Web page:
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Ignoring the warning signs

The good news from Tourism Whistler’s annual general meeting Saturday was that for the first time in five years visitor numbers were up this past winter.

The good news from Tourism Whistler’s annual general meeting Saturday was that for the first time in five years visitor numbers were up this past winter. But as Tourism Whistler officials reminded the handful of people who attended the meeting, substantial challenges remain ahead – for all of Whistler.

Tourism Whistler and Whistler businesses don’t need to be reminded of the litany of woes that have affected business in Whistler since the new millennium: 9/11, SARS, airline failures, mad cow, economic downturns – the list of external factors beyond our control is long and, by now, monotonous.

At the local government level, external factors are also a source of frustration. Whistler is still waiting for Victoria to approve the business plan for the athletes village, which will eventually become employee housing, and is waiting, hoping (praying?) that Victoria provides some new means of municipal revenue.

But as much as we might like to point the finger at others for our problems, we also have to look in the mirror.

Before the terrorist attacks of Sept. 11, 2001 awakened a siege mentality in our most important foreign market and cut the knees out from under the Western economy; before the Enron scandal broke and the dot-com bubble burst in the spring of 2001, there were signs Whistler was headed for trouble. After nearly 15 years of steady, at times spectacular, growth – in construction, room nights sold, skier visits, hotel tax revenue – there were indications of complacency and warnings we did not heed.

On the money front, Whistler’s five year financial plan for 2001 showed contributions to capital reserves for the sewer fund and general fund were not meeting targets.

Other warning signs were less subtle. Allan Fotheringham, who had long been a fan of Whistler, used his Jan. 15, 2001 column in Maclean’s magazine for a lament on Whistler’s decline. The headline on the column was "The bloom is off this rose."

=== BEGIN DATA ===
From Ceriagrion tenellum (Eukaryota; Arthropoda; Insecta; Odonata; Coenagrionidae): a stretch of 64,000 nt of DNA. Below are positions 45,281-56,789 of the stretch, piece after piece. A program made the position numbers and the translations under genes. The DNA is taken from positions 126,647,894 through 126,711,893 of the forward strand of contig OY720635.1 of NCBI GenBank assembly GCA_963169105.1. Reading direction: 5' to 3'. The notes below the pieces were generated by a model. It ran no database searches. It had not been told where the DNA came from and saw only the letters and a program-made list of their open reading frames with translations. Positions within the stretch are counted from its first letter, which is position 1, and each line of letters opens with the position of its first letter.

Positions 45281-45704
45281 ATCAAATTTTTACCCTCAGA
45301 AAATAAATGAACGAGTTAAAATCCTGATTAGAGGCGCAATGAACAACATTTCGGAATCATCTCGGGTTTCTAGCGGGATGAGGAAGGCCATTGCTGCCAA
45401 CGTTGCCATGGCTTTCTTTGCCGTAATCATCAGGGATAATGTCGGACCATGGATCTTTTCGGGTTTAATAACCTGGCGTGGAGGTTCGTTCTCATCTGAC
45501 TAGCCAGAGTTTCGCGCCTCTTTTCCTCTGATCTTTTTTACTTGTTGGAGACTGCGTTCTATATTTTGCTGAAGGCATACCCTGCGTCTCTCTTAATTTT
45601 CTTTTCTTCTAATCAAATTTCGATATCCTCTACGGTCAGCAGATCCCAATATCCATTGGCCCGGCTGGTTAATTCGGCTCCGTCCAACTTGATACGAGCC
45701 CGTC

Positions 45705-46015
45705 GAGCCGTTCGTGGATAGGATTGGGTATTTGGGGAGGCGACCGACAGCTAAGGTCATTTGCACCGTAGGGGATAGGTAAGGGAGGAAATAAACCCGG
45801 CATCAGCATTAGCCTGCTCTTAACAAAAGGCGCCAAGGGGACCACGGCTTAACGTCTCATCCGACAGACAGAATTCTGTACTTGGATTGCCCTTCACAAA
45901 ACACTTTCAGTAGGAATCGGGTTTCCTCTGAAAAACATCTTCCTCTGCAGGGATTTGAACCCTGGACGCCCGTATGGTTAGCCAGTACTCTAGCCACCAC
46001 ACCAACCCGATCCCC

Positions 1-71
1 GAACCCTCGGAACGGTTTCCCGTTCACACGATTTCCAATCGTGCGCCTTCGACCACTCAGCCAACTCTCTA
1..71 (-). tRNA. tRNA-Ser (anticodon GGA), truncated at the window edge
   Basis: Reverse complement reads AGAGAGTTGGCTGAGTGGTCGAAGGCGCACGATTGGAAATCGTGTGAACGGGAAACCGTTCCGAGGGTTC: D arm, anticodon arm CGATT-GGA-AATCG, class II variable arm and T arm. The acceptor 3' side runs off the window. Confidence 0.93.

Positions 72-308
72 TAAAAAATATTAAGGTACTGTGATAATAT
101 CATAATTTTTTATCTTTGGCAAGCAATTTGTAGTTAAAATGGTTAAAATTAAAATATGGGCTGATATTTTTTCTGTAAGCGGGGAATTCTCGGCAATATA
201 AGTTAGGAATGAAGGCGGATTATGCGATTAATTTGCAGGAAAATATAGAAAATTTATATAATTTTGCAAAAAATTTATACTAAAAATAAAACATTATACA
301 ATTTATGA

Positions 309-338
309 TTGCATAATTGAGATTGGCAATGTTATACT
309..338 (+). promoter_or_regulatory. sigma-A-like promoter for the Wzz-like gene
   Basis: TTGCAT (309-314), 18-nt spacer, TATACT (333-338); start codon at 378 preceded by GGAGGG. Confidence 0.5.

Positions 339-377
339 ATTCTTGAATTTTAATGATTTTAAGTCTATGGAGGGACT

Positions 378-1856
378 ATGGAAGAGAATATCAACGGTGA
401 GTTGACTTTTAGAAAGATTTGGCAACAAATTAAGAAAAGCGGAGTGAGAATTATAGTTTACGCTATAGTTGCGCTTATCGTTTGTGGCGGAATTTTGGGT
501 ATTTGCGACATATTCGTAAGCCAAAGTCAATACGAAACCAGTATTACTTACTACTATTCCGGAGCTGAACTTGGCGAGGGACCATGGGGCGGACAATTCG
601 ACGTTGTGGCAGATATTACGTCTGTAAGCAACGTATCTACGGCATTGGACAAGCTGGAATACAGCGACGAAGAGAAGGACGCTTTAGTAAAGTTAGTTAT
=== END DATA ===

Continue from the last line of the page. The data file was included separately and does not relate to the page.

Earlier that same month John MacLachlan Gray, who happily professed he failed to see the appeal of skiing, endured a family vacation in Whistler. While his children skied Gray spent his days wandering the village and the valley and pronounced judgment in the pages of the Globe and Mail.

"Suspicion comes easily in a municipality consisting of 7,000 permanent residents and up to 50,000 visitors at a time. Unlike any village that ever existed, Whistler is a place of extreme transience, in which most interaction takes place on the understanding that, in a few days, the other person will disappear forever."

While no one could foresee the 9/11 catastrophe and its impact on tourism, or the SARS scare of 2003 or the disastrous weather of January 2005, these anomalies hid the fact that Whistler was losing sight of the things that made the town work. We continued to build hotels while the airline industry went through major upheavals and air travel became less appealing. And after a period in the late 1990s when several resident-restricted housing projects were built, the commitment to employee housing softened, with two projects turned down in the spring of 2000 and no new projects built between 2002 and 2005.

With buildout of 52,500 bed units apparently on the horizon our focus turned to protecting the natural environment and preparing for a future with little or no growth. Policy was at the forefront as the Environmental Strategy, the Village Enhancement Strategy, the Cultural Strategy, the Transportation Strategy and the Whistler 2002 vision document, among others, demanded our attention. As one councillor summed up at the time, "We have some great documents."

Meanwhile, Tourism Whistler had ventured off into the Elaho/Stoltmann Wilderness debate.

In recent years we’ve spent a lot of time and energy on the Olympic bid and the comprehensive sustainability plan. While the 2010 Olympics have been awarded, and should provide a huge boost in awareness and opportunities for the resort, we are still waiting for commitments from others but have yet to finalize our own plans for the Paralympic arena and the athletes village.

And there is a feeling – albeit, only a feeling – that some people see the Olympics as an opportunity to cash out of Whistler, rather than an opportunity to re-invest and push things to a new level.

Meanwhile the CSP continues to absorb time and energy, as work continues on the 14 strategies.

Should it be this complicated? The factors that determine "success" in Whistler really haven’t changed over the years: awareness, access, value, weather, service, a stable and reliable workforce.

And the external factors we do need to be aware of include a stronger dollar and increased competition for visitors and labour.

More next week.